Lanzhou noodles and Italian pasta play culinary ambassadors in Belt and Road era
Separated by thousands of miles and hundreds of years of culinary evolution, Italian pasta and Lanzhou beef noodles have the tantalizing air of long-lost cousins.
Equally delicious, their outward similarities disguise subtle differences that make each dish utterly distinct, the unique expression of their respective cultural traditions.
On October 11, these two great dishes played cultural ambassadors for their home countries on either side of a stage in a ballroom of the Ritz-Carlton in Beijing.
Organized by the city of Lanzhou and the embassy of Italy in China , the event brought together master chefs from each cuisine to demonstrate their arts before a crowd of eager gourmands and VIPs.
“Even though our two countries are very far from the other, we have one thing in common: it’s a very deep history and very culture with a rich cuisine,” said first secretary of Italian Embassy Mr. Enrico Berti.
“I think noodles represent this proximity — even though they are cooked in different ways, they are both delicious.”
At a marble counter on stage, Lanzhou-based chef Ma Wen Bin, 59, deftly pulls thick loaves of dough into five different styles hand-pulled noodles, each a different shape, width and density. As he works he explains the virtues of each noodle, fingers and powerful forearms rapidly transforming the dough to coils and piles of fresh, springy strands. This handiwork is testimony to chef Ma’s training in a craft handed down over four generations, for which he has numerous awards over a 40 year career.
“The most important quality is heart,” says Ma smiling, as he weaves the strands through his fingers like a weaver at a loom.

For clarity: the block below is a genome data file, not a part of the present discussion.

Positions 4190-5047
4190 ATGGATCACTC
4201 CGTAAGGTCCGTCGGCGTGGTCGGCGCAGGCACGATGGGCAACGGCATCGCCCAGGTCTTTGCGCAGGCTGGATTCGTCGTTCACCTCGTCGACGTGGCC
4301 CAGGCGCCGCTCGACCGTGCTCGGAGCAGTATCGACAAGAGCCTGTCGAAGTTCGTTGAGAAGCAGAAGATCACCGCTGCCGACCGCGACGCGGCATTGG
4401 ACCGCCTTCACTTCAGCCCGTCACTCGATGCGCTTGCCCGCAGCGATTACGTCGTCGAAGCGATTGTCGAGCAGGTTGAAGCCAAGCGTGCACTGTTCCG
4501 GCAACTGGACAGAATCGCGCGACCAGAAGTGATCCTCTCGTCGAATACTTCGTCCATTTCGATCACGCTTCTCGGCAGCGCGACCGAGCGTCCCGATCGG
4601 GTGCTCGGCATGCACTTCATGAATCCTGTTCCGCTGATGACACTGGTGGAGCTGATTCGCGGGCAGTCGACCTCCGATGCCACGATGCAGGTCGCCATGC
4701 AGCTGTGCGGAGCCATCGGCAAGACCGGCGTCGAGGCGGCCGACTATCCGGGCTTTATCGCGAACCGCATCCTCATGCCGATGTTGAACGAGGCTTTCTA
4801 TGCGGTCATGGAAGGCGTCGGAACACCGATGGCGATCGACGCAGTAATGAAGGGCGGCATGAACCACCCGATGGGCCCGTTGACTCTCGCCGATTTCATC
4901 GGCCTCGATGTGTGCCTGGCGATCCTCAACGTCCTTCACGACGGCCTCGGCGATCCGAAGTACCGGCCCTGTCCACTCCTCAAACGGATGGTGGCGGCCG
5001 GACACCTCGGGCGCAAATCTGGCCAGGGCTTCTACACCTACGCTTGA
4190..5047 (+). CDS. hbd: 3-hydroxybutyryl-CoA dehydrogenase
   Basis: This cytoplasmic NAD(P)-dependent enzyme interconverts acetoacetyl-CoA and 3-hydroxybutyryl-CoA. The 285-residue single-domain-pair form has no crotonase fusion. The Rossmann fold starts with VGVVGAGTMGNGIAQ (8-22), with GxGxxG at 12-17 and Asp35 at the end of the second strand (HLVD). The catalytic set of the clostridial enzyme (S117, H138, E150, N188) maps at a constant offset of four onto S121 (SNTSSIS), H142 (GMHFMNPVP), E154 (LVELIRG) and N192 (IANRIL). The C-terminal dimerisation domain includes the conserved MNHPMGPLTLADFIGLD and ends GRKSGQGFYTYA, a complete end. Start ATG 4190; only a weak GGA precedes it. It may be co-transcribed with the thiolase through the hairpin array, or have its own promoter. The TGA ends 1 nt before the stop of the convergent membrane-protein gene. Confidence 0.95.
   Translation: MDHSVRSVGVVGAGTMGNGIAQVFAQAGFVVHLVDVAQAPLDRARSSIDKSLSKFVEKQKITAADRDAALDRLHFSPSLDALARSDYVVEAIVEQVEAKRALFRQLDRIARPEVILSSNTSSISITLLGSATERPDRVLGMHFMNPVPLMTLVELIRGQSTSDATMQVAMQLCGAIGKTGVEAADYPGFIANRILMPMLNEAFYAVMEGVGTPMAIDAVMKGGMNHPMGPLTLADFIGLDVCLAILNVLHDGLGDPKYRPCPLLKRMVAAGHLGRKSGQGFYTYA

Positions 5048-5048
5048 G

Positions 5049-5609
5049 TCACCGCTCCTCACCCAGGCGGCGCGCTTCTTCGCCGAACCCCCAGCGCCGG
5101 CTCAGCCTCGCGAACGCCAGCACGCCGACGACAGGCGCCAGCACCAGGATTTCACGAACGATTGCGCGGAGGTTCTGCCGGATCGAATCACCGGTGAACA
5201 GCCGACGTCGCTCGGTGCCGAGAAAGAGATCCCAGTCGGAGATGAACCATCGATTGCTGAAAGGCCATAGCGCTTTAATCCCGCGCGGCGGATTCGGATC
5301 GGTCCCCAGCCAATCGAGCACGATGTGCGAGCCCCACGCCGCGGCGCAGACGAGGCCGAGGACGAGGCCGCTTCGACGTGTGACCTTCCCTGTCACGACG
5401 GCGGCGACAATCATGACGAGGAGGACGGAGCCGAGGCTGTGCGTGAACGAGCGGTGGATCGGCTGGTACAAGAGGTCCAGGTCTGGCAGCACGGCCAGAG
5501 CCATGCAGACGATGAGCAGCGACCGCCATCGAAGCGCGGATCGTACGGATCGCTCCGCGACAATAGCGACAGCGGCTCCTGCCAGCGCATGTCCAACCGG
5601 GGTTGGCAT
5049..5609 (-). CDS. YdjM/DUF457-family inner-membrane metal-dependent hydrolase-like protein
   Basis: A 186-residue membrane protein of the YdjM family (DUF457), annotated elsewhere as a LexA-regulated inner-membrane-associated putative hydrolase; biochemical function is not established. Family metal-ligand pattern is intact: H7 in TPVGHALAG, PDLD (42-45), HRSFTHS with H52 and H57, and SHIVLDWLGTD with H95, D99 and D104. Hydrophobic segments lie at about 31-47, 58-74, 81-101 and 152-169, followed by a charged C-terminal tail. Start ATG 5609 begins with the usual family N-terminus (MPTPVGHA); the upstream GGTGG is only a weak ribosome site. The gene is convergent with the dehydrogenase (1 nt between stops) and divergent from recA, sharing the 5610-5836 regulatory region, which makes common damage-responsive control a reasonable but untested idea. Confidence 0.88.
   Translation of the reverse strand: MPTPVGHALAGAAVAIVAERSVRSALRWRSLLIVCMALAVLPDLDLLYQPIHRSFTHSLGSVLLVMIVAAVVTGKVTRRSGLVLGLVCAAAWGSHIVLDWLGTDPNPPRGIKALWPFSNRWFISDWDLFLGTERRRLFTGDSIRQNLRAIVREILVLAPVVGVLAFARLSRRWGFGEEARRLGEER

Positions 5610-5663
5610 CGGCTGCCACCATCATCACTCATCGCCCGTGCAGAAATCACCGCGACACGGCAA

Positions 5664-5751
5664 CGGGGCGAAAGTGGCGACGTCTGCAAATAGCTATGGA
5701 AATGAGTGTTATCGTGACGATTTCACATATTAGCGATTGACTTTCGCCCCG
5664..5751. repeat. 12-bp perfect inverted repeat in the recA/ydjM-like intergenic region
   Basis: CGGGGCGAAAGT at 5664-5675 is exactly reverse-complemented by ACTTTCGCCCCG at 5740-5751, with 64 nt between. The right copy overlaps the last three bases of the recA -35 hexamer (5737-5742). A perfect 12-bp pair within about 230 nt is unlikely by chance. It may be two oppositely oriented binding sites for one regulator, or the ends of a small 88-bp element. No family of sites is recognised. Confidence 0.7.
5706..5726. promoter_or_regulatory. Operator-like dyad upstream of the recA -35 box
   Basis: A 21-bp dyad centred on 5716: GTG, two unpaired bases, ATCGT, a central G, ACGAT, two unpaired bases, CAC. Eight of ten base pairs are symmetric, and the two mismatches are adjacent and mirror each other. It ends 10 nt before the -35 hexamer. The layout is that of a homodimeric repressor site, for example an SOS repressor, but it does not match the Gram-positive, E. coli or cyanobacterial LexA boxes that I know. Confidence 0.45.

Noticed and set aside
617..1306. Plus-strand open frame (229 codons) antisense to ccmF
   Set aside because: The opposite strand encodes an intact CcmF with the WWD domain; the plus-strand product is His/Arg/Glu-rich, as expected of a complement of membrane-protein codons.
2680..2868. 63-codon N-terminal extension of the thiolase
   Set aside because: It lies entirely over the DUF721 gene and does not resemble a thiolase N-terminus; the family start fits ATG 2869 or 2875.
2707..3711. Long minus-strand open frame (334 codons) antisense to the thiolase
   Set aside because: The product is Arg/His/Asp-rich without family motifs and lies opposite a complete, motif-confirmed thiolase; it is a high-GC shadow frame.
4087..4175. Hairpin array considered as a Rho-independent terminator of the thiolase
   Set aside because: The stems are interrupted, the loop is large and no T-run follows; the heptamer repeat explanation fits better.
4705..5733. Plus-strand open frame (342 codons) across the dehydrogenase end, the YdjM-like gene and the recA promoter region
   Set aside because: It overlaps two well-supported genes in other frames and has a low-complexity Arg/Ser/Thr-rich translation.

Cameras and photographers crowd around Chef Ma, who hands off the noodles to a sous chef to be plunged in boiling water. Beef chunks and chili pepper sauce are added in the bowl, which the guests finish off almost as swiftly as they are prepared.
Meanwhile, across the stage Italian chef Amedeo Ferri, clad in white gloves, carefully carves golden sheets of dough into flat coils of tagliatelle. Native of Umbria, Ferri is the Chef de Cuisine of the Ritz-Carlton’s Italian restaurant Barolo. Trained in Italy, his 18-year career has carried him from Dubai to Japan and Thailand, and seen him collaborate with several Michelin-starred chefs.
While audience members snap photos and videos for reference, Chef Ferri fries the pasta in a stainless-steel pan with Coratina olive oil of southern Italy. “I began making pasta with my grandmother,” he says. “The ingredients should be very, very good, this is the most important.” He adds whole peeled garlic, removing it after infusing the flavors. After frying the tomatoes for a few minutes, he adds chopped basil leaves and finely grated cheese.
“Delicious,” raves one Chinese diner.
“This is the first time I have tried these noodles, and I regret I haven’t tried them before — they are absolutely fantastic,” says Berti.
The event’s culinary exchange parallels growing links between China and Europe under President Xi Jinping’s Belt and Road Initiative. In this plan, China will aid building railways, ports, and highways to stretch across Central Asia , deepening economic ties, and facilitating cultural understanding.
Li Yaguang, vice president of the China Cuisine Association, said such events are key to further promote “food culture communications between China ” and the rest of the world.
As an ancient Silk Road city, Lanzhou occupies a key geographic point linking East and West, and its signature beef noodle dish aims to play cultural ambassador on behalf of its region.
This dish will build “cultural and culinary exchanges and give Lanzhou bigger play in the B&R Initiative,” says Zhang Hui, deputy director of Lanzhou ’s publicity department.
“Long distance,” she added, “separates no bosom friends.” (AFP)